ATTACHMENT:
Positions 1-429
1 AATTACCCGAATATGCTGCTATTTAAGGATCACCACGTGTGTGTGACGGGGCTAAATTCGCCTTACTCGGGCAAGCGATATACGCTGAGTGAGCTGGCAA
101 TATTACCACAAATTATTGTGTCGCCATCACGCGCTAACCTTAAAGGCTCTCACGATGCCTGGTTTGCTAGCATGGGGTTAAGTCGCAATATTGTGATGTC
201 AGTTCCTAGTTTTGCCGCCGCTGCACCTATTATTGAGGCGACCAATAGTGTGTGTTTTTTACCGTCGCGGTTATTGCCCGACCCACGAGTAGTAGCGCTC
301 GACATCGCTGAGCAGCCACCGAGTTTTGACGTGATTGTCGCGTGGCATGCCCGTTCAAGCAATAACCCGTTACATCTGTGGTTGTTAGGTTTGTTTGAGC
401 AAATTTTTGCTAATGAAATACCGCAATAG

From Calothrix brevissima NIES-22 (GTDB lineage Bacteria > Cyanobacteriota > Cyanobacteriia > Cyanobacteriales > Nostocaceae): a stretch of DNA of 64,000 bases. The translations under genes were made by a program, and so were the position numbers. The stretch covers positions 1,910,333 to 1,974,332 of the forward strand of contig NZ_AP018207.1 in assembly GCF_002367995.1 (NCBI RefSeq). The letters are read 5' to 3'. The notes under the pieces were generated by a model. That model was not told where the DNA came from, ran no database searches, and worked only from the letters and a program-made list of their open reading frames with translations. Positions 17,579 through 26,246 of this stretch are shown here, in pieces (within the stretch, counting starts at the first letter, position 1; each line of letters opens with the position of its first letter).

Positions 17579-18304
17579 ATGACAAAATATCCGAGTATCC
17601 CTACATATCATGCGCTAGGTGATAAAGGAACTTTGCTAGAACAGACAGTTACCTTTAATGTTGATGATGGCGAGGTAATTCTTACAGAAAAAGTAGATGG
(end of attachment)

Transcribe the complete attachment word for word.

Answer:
Positions 1-429
1 AATTACCCGAATATGCTGCTATTTAAGGATCACCACGTGTGTGTGACGGGGCTAAATTCGCCTTACTCGGGCAAGCGATATACGCTGAGTGAGCTGGCAA
101 TATTACCACAAATTATTGTGTCGCCATCACGCGCTAACCTTAAAGGCTCTCACGATGCCTGGTTTGCTAGCATGGGGTTAAGTCGCAATATTGTGATGTC
201 AGTTCCTAGTTTTGCCGCCGCTGCACCTATTATTGAGGCGACCAATAGTGTGTGTTTTTTACCGTCGCGGTTATTGCCCGACCCACGAGTAGTAGCGCTC
301 GACATCGCTGAGCAGCCACCGAGTTTTGACGTGATTGTCGCGTGGCATGCCCGTTCAAGCAATAACCCGTTACATCTGTGGTTGTTAGGTTTGTTTGAGC
401 AAATTTTTGCTAATGAAATACCGCAATAG

From Calothrix brevissima NIES-22 (GTDB lineage Bacteria > Cyanobacteriota > Cyanobacteriia > Cyanobacteriales > Nostocaceae): a stretch of DNA of 64,000 bases. The translations under genes were made by a program, and so were the position numbers. The stretch covers positions 1,910,333 to 1,974,332 of the forward strand of contig NZ_AP018207.1 in assembly GCF_002367995.1 (NCBI RefSeq). The letters are read 5' to 3'. The notes under the pieces were generated by a model. That model was not told where the DNA came from, ran no database searches, and worked only from the letters and a program-made list of their open reading frames with translations. Positions 17,579 through 26,246 of this stretch are shown here, in pieces (within the stretch, counting starts at the first letter, position 1; each line of letters opens with the position of its first letter).

Positions 17579-18304
17579 ATGACAAAATATCCGAGTATCC
17601 CTACATATCATGCGCTAGGTGATAAAGGAACTTTGCTAGAACAGACAGTTACCTTTAATGTTGATGATGGCGAGGTAATTCTTACAGAAAAAGTAGATGG